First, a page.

Egypt and the Brotherhood in a pressure cooker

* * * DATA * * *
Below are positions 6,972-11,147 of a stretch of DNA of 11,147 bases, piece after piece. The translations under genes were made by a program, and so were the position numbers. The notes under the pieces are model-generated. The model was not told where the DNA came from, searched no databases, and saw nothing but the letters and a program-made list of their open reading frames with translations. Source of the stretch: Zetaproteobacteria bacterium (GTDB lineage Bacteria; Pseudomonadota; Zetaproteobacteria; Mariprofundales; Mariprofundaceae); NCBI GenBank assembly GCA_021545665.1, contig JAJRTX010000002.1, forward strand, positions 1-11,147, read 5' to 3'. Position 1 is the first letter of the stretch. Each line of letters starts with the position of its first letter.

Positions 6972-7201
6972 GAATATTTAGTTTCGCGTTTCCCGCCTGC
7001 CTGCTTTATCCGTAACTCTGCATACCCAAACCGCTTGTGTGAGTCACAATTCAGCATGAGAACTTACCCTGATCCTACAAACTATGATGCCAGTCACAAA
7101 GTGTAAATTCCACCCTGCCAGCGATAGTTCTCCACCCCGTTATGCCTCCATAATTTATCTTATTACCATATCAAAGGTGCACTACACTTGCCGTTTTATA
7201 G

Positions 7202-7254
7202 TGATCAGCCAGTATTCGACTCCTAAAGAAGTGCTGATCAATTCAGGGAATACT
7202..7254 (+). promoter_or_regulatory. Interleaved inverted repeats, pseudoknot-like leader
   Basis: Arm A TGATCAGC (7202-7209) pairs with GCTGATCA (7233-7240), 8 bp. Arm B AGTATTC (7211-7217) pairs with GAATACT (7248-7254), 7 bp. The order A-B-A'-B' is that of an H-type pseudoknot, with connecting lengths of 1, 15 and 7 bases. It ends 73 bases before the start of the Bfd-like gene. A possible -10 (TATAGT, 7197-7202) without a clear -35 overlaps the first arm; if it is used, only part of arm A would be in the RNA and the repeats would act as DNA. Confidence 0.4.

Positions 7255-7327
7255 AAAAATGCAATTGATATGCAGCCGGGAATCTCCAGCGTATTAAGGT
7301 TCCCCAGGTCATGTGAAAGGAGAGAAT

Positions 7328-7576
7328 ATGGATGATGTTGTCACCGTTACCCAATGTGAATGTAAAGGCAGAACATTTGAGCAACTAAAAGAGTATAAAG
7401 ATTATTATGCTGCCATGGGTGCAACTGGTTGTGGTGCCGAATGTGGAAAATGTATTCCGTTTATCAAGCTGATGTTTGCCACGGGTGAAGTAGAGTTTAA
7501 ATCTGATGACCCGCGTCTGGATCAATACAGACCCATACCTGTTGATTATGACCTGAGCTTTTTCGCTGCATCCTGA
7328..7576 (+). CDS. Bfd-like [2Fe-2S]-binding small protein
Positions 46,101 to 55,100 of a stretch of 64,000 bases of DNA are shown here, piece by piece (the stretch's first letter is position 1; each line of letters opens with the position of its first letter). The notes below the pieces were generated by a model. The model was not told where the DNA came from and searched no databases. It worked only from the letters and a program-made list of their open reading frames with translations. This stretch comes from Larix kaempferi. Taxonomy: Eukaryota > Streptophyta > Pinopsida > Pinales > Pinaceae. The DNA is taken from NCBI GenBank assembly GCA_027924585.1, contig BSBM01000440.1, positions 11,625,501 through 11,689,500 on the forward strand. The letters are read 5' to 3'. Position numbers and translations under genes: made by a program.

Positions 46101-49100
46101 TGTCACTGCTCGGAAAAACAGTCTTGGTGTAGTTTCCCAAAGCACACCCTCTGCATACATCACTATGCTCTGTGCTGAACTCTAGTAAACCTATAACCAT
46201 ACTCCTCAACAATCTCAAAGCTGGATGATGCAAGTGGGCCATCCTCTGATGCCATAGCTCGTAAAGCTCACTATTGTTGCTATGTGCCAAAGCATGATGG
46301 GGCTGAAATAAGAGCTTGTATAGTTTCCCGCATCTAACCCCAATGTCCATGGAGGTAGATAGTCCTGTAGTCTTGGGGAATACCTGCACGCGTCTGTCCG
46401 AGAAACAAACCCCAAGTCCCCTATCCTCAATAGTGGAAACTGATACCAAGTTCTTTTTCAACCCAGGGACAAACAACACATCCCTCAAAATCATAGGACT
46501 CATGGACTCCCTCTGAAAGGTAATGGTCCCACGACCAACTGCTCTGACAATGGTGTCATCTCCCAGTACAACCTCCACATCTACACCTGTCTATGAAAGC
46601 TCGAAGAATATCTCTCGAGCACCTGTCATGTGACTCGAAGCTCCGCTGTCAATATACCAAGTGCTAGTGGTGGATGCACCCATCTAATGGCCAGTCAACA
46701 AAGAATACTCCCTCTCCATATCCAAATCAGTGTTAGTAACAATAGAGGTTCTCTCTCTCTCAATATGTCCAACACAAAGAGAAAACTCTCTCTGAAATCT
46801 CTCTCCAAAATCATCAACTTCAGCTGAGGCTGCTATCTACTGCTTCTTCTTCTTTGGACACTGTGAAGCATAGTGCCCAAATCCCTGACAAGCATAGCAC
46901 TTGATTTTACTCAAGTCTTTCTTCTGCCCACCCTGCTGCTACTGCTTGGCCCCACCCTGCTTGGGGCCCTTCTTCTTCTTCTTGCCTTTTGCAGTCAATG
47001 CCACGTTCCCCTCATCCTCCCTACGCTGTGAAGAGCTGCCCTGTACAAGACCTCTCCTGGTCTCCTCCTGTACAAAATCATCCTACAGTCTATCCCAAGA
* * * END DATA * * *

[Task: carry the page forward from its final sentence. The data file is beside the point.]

This chapter narrates the political, social and economic crises in the months preceding the 25 January 2011 uprisings in Egypt. It argues that the disintegration of pacts, deals and coalitions of both a formal and informal nature between Mubarak and his regime on the one hand, and various political and social forces including the armed forces on the other, is critical for understanding how Egypt arrived at the tipping point. The political ascendency of Gamal Mubarak and his business group led to the breakdown of the pluralist-corporatist strategies previously pursued by President Mubarak. The exclusion of all political forces from any power-sharing arrangement in the elections of 2010 catalysed the opposition parties and the Muslim Brotherhood to coalesce into a counter-force against the status quo. Further, Gamal Mubarak’s aspirations for presidency led to the rupture of one of the most important sources of Mubarak’s power: the pact with the military.